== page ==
“We’ve had people from Japan, from Germany and all different places in Europe,” Welchert said as his pickup passed a film crew from Great Britain shooting footage for the BBC.
“We had one guy from Japan. He flew over into Kansas City airport. He didn’t even rent a car. He had a taxicab bring him to the refuge.”
Then there are the hunters — an estimated several thousand sportsmen who, for the short time the birds are around, join hundreds of local and regional hunters, packing hotels and restaurants.
They are guys like Scott Butz, 46, who came down from Fargo, N.D., for a spate of hunting with the cast and crew of a cable hunting program, “Avian-X,” who had driven all night from Ohio and Kentucky.
Industrial contractor Ken Kryzak, 62, drove more than 20 hours from Altamont, N.Y., near Albany, with hunting buddies and co-workers. One reason he came, he said, was to visit his veterinarian daughter who lives near Manhattan, Kan.
But he also came because a Missouri friend who now leaves near Albany had told them about the massive migration.
Kryzak had started to think it was a Missouri tall tale. The whole drive out, he said, he didn’t see a single snow goose. Nor did he see one on the trip from his daughter’s place to St. Joseph.
“I was thinking, ‘What a waste of time. This is crap,’
” said Kryzak.
But then on Sunday, his Missouri friend Bill DeClue, 44, brought him over to Squaw Creek.
“Stunned,” Kryzak said Tuesday. “Crazy. It’s just insane. I’ve never seen so many birds. He made a believer out of us.”
Because hunting is not allowed on the refuge, the sportsmen hire field guides for upward of $175 per person per day to hunt in the stubble of corn fields that surround the refuge for miles. The guides lease hunting rights from farmers.
Squaw Creek has been getting so many snow geese, experts say, because, like deer, they are vastly overpopulated and have been for at least 15 years.
“Their numbers have increased exponentially over the last 20 years, maybe longer than that,” said Doreen Mengel, a waterfowl biologist and resource scientist for the Missouri Department of Conservation out of Columbia.
There’s no one reason the population has boomed, she said, but the general thinking is it involves a change in their winter food.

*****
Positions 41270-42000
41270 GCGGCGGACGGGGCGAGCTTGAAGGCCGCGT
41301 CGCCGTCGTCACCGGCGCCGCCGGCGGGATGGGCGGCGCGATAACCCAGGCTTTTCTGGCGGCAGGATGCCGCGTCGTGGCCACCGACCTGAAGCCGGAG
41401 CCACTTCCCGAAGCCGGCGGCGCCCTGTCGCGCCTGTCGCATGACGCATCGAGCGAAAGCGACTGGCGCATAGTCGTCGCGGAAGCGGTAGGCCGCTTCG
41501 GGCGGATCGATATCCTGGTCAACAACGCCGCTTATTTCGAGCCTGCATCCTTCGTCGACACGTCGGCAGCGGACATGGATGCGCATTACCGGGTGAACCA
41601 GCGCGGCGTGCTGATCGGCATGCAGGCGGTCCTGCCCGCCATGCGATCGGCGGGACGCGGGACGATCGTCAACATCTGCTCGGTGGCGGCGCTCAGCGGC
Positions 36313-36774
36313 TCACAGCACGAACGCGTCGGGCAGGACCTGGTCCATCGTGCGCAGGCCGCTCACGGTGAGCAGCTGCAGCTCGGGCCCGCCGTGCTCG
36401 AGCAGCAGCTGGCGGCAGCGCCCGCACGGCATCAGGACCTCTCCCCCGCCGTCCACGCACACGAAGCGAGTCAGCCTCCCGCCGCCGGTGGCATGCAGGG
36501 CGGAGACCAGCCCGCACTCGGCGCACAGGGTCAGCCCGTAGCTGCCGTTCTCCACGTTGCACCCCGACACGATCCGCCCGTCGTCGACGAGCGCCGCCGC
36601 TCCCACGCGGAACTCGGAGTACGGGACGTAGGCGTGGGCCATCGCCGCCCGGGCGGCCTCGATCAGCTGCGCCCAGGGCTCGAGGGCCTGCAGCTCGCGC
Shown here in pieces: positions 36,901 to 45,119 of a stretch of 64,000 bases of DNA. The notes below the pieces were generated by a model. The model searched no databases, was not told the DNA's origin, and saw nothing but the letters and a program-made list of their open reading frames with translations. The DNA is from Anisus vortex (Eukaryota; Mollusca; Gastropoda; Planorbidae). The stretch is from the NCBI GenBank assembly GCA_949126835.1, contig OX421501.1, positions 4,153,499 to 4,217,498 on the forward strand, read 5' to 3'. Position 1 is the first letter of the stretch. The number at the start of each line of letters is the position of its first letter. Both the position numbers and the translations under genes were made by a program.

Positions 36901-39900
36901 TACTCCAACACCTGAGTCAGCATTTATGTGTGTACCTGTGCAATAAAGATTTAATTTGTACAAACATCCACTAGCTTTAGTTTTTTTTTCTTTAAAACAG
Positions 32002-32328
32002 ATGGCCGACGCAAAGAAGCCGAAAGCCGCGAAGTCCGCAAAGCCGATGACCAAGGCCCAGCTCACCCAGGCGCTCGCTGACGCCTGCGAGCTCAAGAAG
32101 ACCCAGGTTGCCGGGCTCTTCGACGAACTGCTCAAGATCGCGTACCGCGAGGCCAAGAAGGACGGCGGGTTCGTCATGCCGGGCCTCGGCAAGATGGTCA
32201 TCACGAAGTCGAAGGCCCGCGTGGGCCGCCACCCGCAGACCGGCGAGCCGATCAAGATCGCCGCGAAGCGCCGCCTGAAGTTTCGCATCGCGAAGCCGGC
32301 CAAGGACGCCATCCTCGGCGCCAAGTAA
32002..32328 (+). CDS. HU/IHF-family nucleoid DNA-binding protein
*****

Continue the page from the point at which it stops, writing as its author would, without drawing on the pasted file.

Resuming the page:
Whereas the birds in the fall used to fly from as far north as the upper arctic all the way down through the center of the United States to feed on roots and tubers and other plants around the Gulf Coast, the birds now feed on plentiful agricultural crops, Mengel said.
They have grown stronger and healthier, with fewer deaths.
Joel Ingram, head of population management for the Canadian Wildlife Service, said in a telephone interview that the number of snow geese has tripled or even quintupled to 15 million over the last 30 or 40 years.
The problem is, he said, they are voracious eaters that are grazing and grubbing their own mating habitat down to nothing.
“The full extent of the damage isn’t known across the arctic,” Ingram said.
The change in the ecosystem already has shown to have a negative impact on insects, birds such as nesting sandpipers, and small mammals like voles and lemmings.
To curb the numbers, geese since the late 1990s have been under an annual “conservation order.”
In Missouri, that means that after the normal snow goose hunting season ends Jan. 31, hunters from Feb. 1 to April 30 can bag as many geese as they can hit.
Given the numbers, that may seem easy. At his steakhouse, Diggs proudly points out a photograph nailed to the wall showing two dozen local hunters with a single day’s kill spread out in front of them. The total: 1,122 birds.
“A record,” Diggs said.
Hitting the birds on the wing is no easy task, hunters say. Snow geese are wary of humans, and hunters often rely on scores of decoys to lure them to corn fields. The geese often fly high out of the effective reach of a shotgun’s spray.
Kryzak and his friends from New York got only two on their first day out, 13 the next.
At Squaw Creek, the geese congregate at the center of open water, often 50 yards or more from land. They leave at first light to feed on waste corn before returning between 10 a.m. and 3 p.m. for water and rest. Then they are off again until night, when they return in a great white sheet to rest on the water.
Somehow they know Squaw Creek is safe.
“They’re here to roost and not get harassed,” Welchert said, “not get shot at.”
In other words, it’s a refuge.